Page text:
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'I am not afraid': Russians march in memory of murdered Putin criticMajor league baseball's 1st black Latino star Minoso dies (Yahoo Sports)

Co-chairmen of Solidarnost opposition movement Tsarkov attends a march to commemorate Kremlin critic Nemtsov in central MoscowBy Polina Devitt and Maxim Rodionov MOSCOW (Reuters) - Tens of thousands of Russians marched through central Moscow on Sunday, carrying banners declaring "I am not afraid" and chanting "Russia without Putin" in memory of murdered Kremlin critic Boris Nemtsov. Families, the old and young walked slowly, with many holding portraits of the opposition politician and former deputy prime minister who was shot dead while walking home from a nearby restaurant on Friday night. His supporters have blamed the authorities. "If we can stop the campaign of hate that's being directed at the opposition, then we have a chance to change Russia.


FILE - In a April 6, 2001 file photo, Chicago White Sox legend Orestes

When Minnie Minoso broke into major league baseball, the ''Cuban Comet'' was part of a wave of black players who changed the game forever. By the time he played in his final game 35 years ago, he was a beloved figure with the Chicago White Sox. ''We have lost our dear friend and a great man,'' White Sox owner Jerry Reinsdorf said in a release. ''Many tears are falling.'' Minoso, who made his major league debut just two years after Jackie Robinson and turned into the game's first black Latino star, died of natural causes, according to the Cook County medical examiner's office.


U.S. astronauts speed through spacewalkChris Paul, DeAndre Jordan lead Clippers past Bulls 96-86 (Yahoo Sports)

US astronauts begin spacewalk at orbiting labTwo US astronauts on Sunday made speedy work of their third spacewalk to get the International Space Station ready for the arrival of more commercial spacecraft in the coming years. Tethered to the outside of the orbiting outpost, space station commander Barry Wilmore and flight engineer Terry Virts reported no problems with their spacesuits during the outing, but Virts discovered a small amount of water building up in his helmet after he re-entered the space station. A similar problem occurred after Wednesday's spacewalk, when about three inches of water collected in Virts' headpiece, but NASA said the problem did not put the astronauts in danger.


CHICAGO, IL - MARCH 01: Chris Paul #3 of the Los Angeles Clippers is trapped by Pau Gasol #16 of the Chicago Bulls at the United Center on March 1, 2015 in Chicago, Illinois. The Clippers defeated the Bulls 96-86. (Photo by Jonathan Daniel/Getty Images)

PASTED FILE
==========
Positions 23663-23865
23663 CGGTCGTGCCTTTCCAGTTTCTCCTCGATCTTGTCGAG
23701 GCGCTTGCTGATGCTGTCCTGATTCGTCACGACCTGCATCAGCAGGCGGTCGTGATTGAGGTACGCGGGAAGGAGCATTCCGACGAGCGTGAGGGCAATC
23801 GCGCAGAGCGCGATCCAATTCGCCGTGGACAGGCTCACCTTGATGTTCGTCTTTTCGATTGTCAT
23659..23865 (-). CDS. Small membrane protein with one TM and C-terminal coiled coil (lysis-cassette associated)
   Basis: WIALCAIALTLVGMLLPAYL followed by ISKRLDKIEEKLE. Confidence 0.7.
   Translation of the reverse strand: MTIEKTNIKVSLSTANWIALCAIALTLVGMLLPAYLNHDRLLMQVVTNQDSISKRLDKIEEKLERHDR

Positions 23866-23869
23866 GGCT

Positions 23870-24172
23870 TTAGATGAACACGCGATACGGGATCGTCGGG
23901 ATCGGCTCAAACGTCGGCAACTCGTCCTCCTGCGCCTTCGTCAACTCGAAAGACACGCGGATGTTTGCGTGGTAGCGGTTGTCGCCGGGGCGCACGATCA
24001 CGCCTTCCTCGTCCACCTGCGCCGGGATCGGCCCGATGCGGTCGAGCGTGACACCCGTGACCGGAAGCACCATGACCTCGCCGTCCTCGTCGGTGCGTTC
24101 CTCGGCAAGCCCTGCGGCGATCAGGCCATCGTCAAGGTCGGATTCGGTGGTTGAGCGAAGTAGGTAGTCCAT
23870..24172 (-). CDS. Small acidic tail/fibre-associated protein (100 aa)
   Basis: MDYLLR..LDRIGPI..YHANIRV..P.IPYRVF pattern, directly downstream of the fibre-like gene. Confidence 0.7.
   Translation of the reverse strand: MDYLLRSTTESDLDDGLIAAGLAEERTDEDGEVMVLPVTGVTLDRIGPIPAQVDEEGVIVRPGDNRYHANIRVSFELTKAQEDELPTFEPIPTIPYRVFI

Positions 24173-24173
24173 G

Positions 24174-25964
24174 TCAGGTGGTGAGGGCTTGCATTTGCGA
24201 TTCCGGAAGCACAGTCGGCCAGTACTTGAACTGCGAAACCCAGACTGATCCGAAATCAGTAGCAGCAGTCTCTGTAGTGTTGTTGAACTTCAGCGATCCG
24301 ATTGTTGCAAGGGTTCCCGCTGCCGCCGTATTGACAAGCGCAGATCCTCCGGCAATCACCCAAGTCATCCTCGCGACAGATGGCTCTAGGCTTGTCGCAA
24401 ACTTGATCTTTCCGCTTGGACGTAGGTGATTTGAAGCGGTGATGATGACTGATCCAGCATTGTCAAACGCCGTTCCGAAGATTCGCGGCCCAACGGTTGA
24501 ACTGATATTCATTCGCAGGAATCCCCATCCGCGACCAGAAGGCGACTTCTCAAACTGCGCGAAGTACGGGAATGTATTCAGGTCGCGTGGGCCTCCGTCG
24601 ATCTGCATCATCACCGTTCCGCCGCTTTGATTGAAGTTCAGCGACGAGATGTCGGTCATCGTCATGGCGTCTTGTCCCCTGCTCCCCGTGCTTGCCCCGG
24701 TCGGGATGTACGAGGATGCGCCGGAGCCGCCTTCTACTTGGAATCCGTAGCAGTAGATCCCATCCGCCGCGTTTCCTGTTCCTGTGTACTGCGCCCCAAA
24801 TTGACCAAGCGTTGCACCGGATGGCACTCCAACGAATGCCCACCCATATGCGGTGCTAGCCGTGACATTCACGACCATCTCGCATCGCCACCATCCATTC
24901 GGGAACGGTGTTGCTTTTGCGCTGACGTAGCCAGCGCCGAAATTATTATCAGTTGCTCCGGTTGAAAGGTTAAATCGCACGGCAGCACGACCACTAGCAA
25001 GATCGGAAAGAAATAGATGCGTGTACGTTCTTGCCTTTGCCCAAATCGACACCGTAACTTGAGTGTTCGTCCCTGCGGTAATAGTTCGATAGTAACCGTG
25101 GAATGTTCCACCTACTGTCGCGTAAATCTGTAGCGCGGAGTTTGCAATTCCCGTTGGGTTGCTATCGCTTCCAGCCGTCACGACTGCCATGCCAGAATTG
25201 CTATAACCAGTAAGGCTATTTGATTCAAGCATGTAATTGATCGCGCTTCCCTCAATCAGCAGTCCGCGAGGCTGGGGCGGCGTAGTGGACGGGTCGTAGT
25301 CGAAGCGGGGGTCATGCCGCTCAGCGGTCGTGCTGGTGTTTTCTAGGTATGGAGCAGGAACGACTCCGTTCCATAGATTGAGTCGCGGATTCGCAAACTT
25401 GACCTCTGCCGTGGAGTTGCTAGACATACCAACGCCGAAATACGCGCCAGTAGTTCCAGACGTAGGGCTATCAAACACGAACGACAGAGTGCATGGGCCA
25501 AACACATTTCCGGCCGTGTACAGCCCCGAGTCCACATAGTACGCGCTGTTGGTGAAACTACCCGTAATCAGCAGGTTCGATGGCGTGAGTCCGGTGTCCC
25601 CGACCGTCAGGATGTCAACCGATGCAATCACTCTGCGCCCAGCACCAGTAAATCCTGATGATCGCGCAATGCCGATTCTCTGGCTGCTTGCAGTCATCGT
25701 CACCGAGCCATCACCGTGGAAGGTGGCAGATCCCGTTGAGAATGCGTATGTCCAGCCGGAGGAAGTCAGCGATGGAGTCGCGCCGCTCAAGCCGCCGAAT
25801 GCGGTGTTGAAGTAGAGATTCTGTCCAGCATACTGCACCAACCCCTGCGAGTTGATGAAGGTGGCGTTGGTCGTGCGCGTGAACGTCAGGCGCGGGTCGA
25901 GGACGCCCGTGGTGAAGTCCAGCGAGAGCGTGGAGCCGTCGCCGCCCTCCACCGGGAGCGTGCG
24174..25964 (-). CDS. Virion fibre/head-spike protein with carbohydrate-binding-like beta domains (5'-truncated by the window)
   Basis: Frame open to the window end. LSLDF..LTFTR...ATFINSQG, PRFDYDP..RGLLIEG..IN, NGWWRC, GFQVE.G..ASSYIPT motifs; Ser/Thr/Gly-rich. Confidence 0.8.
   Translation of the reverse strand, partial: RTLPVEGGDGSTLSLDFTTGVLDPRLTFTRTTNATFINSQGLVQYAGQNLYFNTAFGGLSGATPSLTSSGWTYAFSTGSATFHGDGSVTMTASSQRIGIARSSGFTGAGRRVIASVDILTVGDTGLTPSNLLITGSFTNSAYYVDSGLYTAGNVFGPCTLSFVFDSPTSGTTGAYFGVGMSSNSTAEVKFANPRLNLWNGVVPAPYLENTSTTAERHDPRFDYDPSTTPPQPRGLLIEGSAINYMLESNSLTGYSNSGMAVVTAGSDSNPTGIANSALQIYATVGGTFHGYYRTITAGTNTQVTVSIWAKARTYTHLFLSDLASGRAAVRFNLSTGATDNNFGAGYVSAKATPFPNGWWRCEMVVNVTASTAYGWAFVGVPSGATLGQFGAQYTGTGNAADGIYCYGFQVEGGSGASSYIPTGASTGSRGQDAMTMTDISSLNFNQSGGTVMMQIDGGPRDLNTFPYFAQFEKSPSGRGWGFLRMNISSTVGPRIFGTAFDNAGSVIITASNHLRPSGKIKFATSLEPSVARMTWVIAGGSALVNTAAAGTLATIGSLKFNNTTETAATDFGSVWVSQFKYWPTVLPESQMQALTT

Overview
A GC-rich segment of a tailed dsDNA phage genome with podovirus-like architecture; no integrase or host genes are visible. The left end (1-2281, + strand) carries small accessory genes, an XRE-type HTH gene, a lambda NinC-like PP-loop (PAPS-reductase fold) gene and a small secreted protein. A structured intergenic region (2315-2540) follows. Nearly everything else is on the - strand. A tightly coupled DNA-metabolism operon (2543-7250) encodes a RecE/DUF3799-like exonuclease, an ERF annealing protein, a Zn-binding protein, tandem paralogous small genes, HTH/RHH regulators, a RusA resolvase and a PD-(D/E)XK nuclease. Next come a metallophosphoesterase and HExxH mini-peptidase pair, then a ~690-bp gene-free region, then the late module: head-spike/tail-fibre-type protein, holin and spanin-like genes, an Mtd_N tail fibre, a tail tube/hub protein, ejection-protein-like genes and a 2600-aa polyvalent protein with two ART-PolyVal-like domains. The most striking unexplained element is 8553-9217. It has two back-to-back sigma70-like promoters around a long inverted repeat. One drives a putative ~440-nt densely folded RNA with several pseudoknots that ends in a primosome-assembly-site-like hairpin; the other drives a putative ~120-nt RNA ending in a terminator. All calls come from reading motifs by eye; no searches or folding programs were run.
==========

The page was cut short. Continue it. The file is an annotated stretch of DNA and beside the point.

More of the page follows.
DeAndre Jordan had 26 rebounds and Chris Paul scored 28 points Sunday, leading the Los Angeles Clippers to a 96-86 victory over the Chicago Bulls. Los Angeles was behind 76-75 when Jamal Crawford made a 3-pointer with 8:02 left. The Clippers never trailed the rest of the way. The Clippers extended their winning streak to five in a row in Chicago, the longest in franchise history.


U.S.-Israel ties fraying over Netanyahu's planned Iran speechNo. 1 Kentucky beats No. 18 Arkansas 84-67 to clinch SEC (Yahoo Sports)

U.S. President Barack Obama meets with Israel's PM Benjamin Netanyahu at the White House in WashingtonBy Matt Spetalnick and Dan Williams WASHINGTON/JERUSALEM (Reuters) - The United States and Israel showed signs of seeking to defuse tensions on Sunday ahead of a speech in Washington by Israeli leader Benjamin Netanyahu when he will warn against a possible nuclear deal with Iran. Policy differences over the negotiations with Iran remained firm, however, as Netanyahu set off for the United States to deliver the speech, which has imperilled ties between the two allies. Israel fears that U.S. President Barack Obama's Iran diplomacy, with an end-of-March deadline for a framework accord, will allow its arch foe to develop atomic weapons -- something Tehran denies seeking.


Kentucky's Trey Lyles urges the crowd on during the second half of an NCAA college basketball game against Arkansas, Saturday, Feb. 28, 2015, in Lexington, Ky. Kentucky won 84-67. (AP Photo/James Crisp)

Of all the impressive wins top-ranked Kentucky has collected in marquee games this season, Saturday's 84-67 dismantling of No. 18 Arkansas speaks a little louder than most. The Wildcats clinched the Southeastern Conference regular-season title, and the Razorbacks rarely had a chance after the early minutes, a common theme in many of Kentucky's wins over ranked opponents. Andrew Harrison and Trey Lyles each scored 18 points as unbeaten Kentucky (29-0, 16-0) dominated the long-awaited matchup of the SEC's top two teams on both ends. Kentucky ended a three-game losing streak against the Razorbacks (23-6, 12-4) by beating them at their own high-speed, physical game, leading by as many as 31 points with 8 minutes left.


Life and death at the heart of Boston bombing trialChelsea wins League Cup; City's Premier League hopes shrink (Yahoo Sports)

Courtroom sketch shows Boston Marathon bombing suspect Tsarnaev during the jury selection process in his trial at the federal courthouse in BostonBy Scott Malone BOSTON (Reuters) - From the moment U.S. prosecutors stand up on Wednesday and begin their case against accused Boston Marathon bomber Dzhokhar Tsarnaev, their minds and those of their defense counterparts will be focused on just one thing: The death penalty. Tsarnaev, 21, is accused of killing three people and injuring 264 with a pair of homemade pressure-cooker bombs left at the race's crowded finish line on April 15, 2013, in the largest mass-casualty attack on U.S. soil since Sept. 11, 2001. "The bottom line is you're not going to get a not guilty in this case," said Jules Epstein, a Widener University School of Law professor who has represented defendants in federal and Pennsylvania death penalty cases. So every move is with an eye on the end game and that is avoiding death." Tsarnaev has pleaded not guilty to all charges and his attorneys have offered little detail on their case, with the bulk of both prosecution and defense filings under seal in Boston federal court.